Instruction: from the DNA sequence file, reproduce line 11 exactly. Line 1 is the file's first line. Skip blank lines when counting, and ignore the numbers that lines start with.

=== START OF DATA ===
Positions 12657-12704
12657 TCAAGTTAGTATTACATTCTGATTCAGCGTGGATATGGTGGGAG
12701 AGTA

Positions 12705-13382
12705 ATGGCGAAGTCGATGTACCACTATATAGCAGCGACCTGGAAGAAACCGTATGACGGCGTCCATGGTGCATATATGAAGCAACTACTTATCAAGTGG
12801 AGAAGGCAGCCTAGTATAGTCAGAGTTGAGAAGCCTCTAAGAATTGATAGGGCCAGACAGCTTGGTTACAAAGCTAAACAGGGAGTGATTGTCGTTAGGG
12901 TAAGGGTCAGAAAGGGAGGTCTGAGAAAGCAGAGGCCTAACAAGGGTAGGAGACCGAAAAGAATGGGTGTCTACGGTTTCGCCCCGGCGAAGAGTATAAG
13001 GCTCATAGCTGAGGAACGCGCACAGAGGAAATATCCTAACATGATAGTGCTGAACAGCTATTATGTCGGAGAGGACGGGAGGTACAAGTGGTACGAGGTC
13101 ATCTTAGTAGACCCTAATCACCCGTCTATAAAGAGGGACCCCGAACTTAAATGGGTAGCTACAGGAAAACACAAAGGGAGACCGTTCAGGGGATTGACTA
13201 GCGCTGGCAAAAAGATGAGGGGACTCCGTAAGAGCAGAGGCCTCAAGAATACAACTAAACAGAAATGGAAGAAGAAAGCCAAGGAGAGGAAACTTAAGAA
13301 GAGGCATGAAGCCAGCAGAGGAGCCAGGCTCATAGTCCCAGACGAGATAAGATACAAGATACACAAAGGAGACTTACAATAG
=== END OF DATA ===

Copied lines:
13301 GAGGCATGAAGCCAGCAGAGGAGCCAGGCTCATAGTCCCAGACGAGATAAGATACAAGATACACAAAGGAGACTTACAATAG